From humble workwear origins, denim has evolved to become an essential part of our collective wardrobe, providing ruggedness, luxury, sophistication, brand rep and comfort all at once. They might be an everyday garment that you throw on without much thought, but your choice of jeans say a lot about you.
Below we showcase the types of jeans worthy of consideration when pulling together a modern casual wardrobe, whether you’re a total selvedge hound or just a stretch-denim kind of guy.
Denim And Washes
Raw Denim Jeans
Raw denim is exactly that: denim that has not been washed or treated in any way. Purists love it for that very reason. Don’t expect a buttery-soft fabric just because it’s more expensive either – raw denim can be really stiff and take an absolute age to wear in, but when it does it feels and looks like no other treated denim.
Because of the initial stiffness, it works well roomier cuts such as straight-leg and wide-leg jeans. Of course, because they haven’t been washed, the denim is very dark thanks to all of the indigo dye it’s holding so be mindful of where you sit and what you wear with them before the first couple of washes because the indigo will bleed.
The best raw jeans almost always come from Japan, where great pride is taken in the production of small batch denim..
Japanese Selvedge Jeans
When it comes to denim, it doesn’t get better than Japanese selvedge. The name comes from the term ‘self-edge’ to describe a denim cloth that has been typically woven using an old-fashioned shuttle loom to create neatly finished edges.
The shuttle threads the weft through the warp shed, continuously passing back and forth so that the edges of the fabric are self-finished. It doesn’t directly relate to the quality of the denim per se, but the fact that these old looms are more expensive and slower to run means that the weavers using them are typically doing so with high-quality raw denim.
You can tell if denim is selvedge by turning up the leg and looking to see if the seam is neat and tightly constructed.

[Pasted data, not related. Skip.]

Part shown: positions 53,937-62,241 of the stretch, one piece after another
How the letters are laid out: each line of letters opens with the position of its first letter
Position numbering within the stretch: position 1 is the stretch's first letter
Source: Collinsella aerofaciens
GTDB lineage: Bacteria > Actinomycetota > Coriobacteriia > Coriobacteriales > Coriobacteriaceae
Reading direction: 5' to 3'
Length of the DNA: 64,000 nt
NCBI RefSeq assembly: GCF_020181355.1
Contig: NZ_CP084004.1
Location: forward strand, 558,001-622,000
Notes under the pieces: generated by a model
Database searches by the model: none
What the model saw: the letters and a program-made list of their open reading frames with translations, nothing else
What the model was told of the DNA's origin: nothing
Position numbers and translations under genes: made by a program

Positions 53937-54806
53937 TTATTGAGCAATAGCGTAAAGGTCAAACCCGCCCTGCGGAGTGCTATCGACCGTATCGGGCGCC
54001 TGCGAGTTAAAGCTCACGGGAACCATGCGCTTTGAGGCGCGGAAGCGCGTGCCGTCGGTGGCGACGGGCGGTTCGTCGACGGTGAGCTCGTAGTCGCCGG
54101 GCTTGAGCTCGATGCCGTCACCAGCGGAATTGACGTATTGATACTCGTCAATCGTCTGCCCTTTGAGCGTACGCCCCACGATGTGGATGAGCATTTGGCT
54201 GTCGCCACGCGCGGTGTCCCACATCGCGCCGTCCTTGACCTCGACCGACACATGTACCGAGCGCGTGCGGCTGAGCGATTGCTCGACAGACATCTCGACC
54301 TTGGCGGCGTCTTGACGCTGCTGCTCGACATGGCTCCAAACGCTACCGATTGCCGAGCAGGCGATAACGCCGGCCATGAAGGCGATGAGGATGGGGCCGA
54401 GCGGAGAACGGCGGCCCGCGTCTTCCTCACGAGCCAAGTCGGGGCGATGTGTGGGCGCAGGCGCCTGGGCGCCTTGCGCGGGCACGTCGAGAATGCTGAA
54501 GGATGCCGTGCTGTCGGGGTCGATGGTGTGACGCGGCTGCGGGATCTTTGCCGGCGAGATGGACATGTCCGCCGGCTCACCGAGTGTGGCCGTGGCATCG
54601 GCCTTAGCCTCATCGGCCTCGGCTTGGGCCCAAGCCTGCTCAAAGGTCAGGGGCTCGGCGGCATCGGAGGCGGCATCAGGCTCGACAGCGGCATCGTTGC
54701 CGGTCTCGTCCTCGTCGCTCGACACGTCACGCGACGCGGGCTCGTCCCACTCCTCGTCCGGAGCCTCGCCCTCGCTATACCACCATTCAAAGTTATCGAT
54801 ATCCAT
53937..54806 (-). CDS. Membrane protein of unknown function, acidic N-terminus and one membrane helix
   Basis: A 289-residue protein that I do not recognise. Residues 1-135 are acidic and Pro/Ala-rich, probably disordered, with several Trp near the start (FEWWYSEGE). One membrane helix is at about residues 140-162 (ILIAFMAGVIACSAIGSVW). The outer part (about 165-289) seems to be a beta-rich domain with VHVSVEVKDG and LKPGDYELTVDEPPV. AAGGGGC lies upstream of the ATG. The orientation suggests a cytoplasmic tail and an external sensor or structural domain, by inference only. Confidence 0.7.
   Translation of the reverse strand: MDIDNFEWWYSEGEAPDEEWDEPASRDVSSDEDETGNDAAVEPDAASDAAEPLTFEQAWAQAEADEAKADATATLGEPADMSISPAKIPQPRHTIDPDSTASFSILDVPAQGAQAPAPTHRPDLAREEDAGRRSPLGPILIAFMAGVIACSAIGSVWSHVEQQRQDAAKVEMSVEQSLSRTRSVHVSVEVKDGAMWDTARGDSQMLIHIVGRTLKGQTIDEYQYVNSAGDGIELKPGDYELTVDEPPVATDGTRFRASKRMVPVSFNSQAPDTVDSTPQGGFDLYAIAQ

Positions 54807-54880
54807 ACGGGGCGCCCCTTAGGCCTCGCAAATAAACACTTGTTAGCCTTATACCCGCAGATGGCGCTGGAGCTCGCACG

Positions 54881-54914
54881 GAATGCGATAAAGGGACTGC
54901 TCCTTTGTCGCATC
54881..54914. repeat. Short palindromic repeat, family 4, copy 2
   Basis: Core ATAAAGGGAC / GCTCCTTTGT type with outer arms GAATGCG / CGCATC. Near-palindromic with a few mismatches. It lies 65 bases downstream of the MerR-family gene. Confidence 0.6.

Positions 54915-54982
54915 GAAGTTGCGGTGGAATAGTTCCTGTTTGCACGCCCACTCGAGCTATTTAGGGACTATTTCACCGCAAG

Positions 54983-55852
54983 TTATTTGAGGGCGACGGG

Stone Washed Jeans
What used to be the preserve of 80s rockers, stonewashed jeans have infiltrated just about every menswear genre, providing a slightly distressed, faded-out contrast to the typical indigo-dyed jean. As such, they project a more casual vibe, suited to laid-back summer looks.
The stonewash effect is caused by washing the denim with pumice stones, which removes the indigo dye and dishes out a fair bit of distress to the cloth. The upside of stone-washing is that it does all the wearing in for you, saving you a tonne of time, but the downside is the environmental impact because the denim has to be washed multiple times in order to remove pumice particles, so bear that in mind when you’re looking to purchase a pair.
Try and learn about the brand’s practices and choose one with the best sustainability credentials.
Acid Wash Jeans
Popularised by the punk movement in the 70s, acid washing denim gives a much more contrasting effect than stone washing, creating an experimental art canvas out of your jeans. Of course, the punks were doing it themselves with home kits of potassium permanganate and sodium hypochlorite but these days there are plenty of jeans brands that produce creative acid-washed styles.
Perhaps it’s the punk reference, but there’s definitely something anarchic about acid-washed denim. It’s a great way to add a subtle tonal pattern into a denim-based fit, working well with skater-inspired streetwear looks.
Rinse Wash Jeans
A rinse wash or dark wash is, after raw denim, the least processed style of denim. The fabric is given a short wash to remove the excess indigo and to soften up the fibres. The result is a dark jean that preserves the best of the dye but won’t leave a blue stain on every white surface you park your butt on.
From a sustainability point of view, the rinse wash uses the least amount of water so it’s a great option. Naturally, the darker tone provides a smarter finish so look for slim or tapered styles that you can wear with Chelsea boots, chukkas, or loafers for a preppy look.
Distressed Denim Jeans
Distressed jeans are as old as the hills – they were first donned by rugged farm types who would wear them down to the last few obstinate threads. These days, you can pay good money to have your denim pre-bashed, ripped, frayed and splattered.
A dose of grunge for the masses, distressed denim can be worked into all manner of looks depending on how you want to style it. We’d steer clear of overly distressed styles – i.e. completely absent knees – and instead opt for more subtle details that embellish the look.
The distressed element denotes a sense of ambivalence, so these types of jeans work well in black or stone-washed denim within slightly dishevelled rock ‘n’ roll looks, but don’t even dare take a pair of scissors to your Japanese selvedge.